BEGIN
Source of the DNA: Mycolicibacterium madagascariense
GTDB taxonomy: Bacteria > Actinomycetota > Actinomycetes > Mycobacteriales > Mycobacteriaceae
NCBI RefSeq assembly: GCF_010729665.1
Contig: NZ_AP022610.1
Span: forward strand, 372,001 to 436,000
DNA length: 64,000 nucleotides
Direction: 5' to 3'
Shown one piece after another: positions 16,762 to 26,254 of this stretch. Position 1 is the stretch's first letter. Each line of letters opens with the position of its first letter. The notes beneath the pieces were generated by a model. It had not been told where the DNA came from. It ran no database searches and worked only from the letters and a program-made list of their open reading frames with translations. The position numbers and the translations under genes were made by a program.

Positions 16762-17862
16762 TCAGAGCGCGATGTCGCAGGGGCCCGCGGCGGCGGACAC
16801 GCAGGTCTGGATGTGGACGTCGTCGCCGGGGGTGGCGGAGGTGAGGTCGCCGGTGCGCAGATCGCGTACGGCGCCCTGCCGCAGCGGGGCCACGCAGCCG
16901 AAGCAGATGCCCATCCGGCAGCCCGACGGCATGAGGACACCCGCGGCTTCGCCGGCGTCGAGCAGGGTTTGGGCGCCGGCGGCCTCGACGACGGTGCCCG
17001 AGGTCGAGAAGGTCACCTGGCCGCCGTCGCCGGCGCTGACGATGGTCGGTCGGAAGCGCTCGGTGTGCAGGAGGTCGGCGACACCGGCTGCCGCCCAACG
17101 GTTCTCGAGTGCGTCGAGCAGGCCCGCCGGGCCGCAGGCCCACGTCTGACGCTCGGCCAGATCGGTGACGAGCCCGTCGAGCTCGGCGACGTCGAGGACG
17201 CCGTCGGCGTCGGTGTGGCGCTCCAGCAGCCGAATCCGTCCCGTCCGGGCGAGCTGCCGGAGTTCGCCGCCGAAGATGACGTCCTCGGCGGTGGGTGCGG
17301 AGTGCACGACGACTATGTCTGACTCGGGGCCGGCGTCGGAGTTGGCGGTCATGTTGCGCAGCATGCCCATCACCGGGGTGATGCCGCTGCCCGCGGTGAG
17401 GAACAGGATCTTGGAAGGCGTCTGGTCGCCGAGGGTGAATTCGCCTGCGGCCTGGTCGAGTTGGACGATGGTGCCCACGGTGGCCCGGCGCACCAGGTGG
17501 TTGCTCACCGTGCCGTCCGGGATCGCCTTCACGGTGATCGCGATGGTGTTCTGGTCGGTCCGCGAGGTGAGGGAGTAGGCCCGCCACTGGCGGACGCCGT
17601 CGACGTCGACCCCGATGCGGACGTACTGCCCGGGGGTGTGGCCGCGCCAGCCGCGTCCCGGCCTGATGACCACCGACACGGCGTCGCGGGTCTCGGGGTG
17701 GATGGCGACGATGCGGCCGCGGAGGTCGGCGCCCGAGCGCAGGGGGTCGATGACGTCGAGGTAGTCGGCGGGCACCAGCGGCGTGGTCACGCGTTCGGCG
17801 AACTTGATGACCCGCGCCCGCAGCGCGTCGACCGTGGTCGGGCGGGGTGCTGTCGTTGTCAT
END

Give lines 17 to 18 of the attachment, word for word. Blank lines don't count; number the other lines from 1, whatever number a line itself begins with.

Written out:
17401 GAACAGGATCTTGGAAGGCGTCTGGTCGCCGAGGGTGAATTCGCCTGCGGCCTGGTCGAGTTGGACGATGGTGCCCACGGTGGCCCGGCGCACCAGGTGG
17501 TTGCTCACCGTGCCGTCCGGGATCGCCTTCACGGTGATCGCGATGGTGTTCTGGTCGGTCCGCGAGGTGAGGGAGTAGGCCCGCCACTGGCGGACGCCGT